The UAE economy is likely to be the best performer in the Middle East and North Africa region, where economy is likely to slow a bit further in 2017 as cuts to oil output undermine growth and a combination of tighter fiscal policy and higher inflation weigh on some of the region’s major economies, analysts at Capital Economics said.

Although the Mena region is still adjusting to much lower global oil prices, the agreement to limit oil production and the need for fiscal austerity will keep growth subdued in the Gulf, analysts said in their Global Economic Outlook report giving an overall brighter prospects for the world.

As growth in the Gulf has slowed sharply over the past couple of years as the collapse in oil prices forced governments to tighten fiscal policy, headline GDP growth is likely to ease a bit further in the coming quarters as countries cut oil output in line with last year’s Opec deal, analysts said in their report.

“The good news is that the worst of the slowdown in the Gulf’s non-oil sectors appears to be over. Fiscal policy should become less restrictive in most places,” they said.

Indeed, Saudi Arabia’s latest budget pointed to a broadly neutral fiscal stance following two years of harsh austerity. This will more than offset the impact of monetary policy tightening as domestic interest rates rise in line with those in the US even as dollar pegs will remain intact,” said the report. “Having been below consensus on growth last year, our forecasts for the Gulf in 2017 are now a bit stronger than the consensus. The UAE is likely to be the best performer in this part of the region,” analysts observed in their forecast, which was in line the upbeat future economic scenario predicted by the International Monetary Fund in its latest World Economic Outlook.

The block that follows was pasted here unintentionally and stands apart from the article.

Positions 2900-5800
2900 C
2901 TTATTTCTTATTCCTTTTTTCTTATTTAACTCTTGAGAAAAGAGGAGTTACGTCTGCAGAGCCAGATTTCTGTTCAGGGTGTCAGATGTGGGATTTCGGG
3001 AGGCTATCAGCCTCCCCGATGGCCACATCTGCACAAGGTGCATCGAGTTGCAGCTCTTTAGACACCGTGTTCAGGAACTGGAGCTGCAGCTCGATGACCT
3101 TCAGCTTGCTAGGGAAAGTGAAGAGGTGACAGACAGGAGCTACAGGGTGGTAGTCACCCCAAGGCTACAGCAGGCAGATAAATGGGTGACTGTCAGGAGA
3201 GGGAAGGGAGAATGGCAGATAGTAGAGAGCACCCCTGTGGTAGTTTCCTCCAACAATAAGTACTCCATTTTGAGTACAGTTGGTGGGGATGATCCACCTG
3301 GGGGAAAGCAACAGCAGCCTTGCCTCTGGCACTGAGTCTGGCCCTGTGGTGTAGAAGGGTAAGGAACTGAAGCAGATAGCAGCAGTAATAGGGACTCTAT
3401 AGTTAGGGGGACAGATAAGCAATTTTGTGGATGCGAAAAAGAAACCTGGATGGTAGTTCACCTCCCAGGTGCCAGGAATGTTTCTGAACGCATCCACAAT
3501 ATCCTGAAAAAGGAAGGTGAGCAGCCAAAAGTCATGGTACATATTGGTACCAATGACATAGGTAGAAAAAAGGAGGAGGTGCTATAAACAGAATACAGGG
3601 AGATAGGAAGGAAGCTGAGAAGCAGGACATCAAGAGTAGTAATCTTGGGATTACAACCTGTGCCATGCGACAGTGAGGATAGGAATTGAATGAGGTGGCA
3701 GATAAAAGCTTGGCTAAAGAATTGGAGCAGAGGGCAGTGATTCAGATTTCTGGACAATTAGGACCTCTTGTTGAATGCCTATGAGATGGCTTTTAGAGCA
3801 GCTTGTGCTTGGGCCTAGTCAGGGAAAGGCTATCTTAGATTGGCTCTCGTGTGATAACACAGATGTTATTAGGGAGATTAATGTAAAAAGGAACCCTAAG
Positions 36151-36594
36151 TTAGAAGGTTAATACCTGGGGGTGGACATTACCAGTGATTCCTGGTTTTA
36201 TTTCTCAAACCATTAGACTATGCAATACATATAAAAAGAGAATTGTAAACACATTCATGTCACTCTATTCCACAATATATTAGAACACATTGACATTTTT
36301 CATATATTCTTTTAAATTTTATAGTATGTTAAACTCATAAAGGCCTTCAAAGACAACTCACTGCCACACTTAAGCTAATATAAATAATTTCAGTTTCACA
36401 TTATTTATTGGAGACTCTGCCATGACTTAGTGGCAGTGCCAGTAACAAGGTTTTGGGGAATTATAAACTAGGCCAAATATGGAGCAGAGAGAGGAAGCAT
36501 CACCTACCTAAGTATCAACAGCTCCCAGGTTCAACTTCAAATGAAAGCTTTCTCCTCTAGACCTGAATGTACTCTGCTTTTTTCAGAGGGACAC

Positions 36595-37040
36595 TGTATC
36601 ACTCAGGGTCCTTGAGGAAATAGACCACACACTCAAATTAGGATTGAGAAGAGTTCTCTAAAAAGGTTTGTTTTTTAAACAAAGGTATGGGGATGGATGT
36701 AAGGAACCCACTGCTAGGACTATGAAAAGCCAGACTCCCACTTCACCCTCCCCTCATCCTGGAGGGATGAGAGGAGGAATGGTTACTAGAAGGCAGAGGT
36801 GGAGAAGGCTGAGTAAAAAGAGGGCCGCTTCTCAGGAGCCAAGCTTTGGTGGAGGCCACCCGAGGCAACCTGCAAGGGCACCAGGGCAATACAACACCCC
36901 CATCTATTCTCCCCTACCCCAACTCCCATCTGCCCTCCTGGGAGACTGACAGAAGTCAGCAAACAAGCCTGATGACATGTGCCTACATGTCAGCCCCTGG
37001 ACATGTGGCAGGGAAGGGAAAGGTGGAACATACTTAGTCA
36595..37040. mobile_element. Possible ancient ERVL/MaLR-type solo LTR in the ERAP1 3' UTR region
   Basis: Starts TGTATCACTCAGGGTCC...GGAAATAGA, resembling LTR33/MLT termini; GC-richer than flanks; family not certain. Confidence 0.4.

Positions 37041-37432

According to the Washington-based fund, UAE’s economic growth will accelerate to 4.4 per cent in 2018 as global growth is expected to pick up steam from 2017, driven by rebound in investment, manufacturing and trade.

The IMF raised its outlook for the global economy, and said the world growth is expected to rise to 3.5 per cent this year and 3.6 per cent in 2018, compared to 3.1 per cent last year with “buoyant financial markets and a long-awaited cyclical recovery in manufacturing and trade under way.” For 2017, the IMF cut its forecast for Arabian Gulf oil producers’ economic growth arguing that their output restraint deal is expected to wipe out any gains from higher oil prices in terms of government revenue.

“The expected growth improvements in 2017 and 2018 are broadly based,” said Maurice Obstfeld, the IMF’s head of research, but he added that “growth remains tepid in many advanced economies, and commodity exporters continue to struggle”. The IMF said that it expects real GDP growth for the seven oil-exporting countries in the Middle East of 1.9 per cent this year, which is a full percentage point lower than the 2.9 per cent growth it forecast for the group last October.

Saudi Arabia’s growth is forecast to grow at just 0.4 per cent this year, compared with a forecast last October of 2 per cent, and 1.3 per cent in 2018. The UAE’s growth forecast, which is cut to 1.5 per cent in 2017 from 2.5 per cent last year, is seen accelerating to 4.4 per cent in 2018, at the fastest pace in the region.

According to the Institute of International Finance, the UAE economy has been resilient to the impact of the slump in oil prices as it has benefited from a relatively diversified economy, excellent infrastructure, political stability and ample foreign assets.

The Capital Economics report observed that global growth has picked up in recent months and looks set to be fairly strong for the next two years. The US economy has a lot of momentum even without the planned fiscal stimulus, and prospects for the eurozone have brightened despite political uncertainties.

The rebound in China, which began last year, has almost run its course and will probably lose some momentum in the coming months. India is on track to be the fastest-growing major economy this year and next. Household spending is rebounding from the effects of the last year’s demonetisation measures, the report said.

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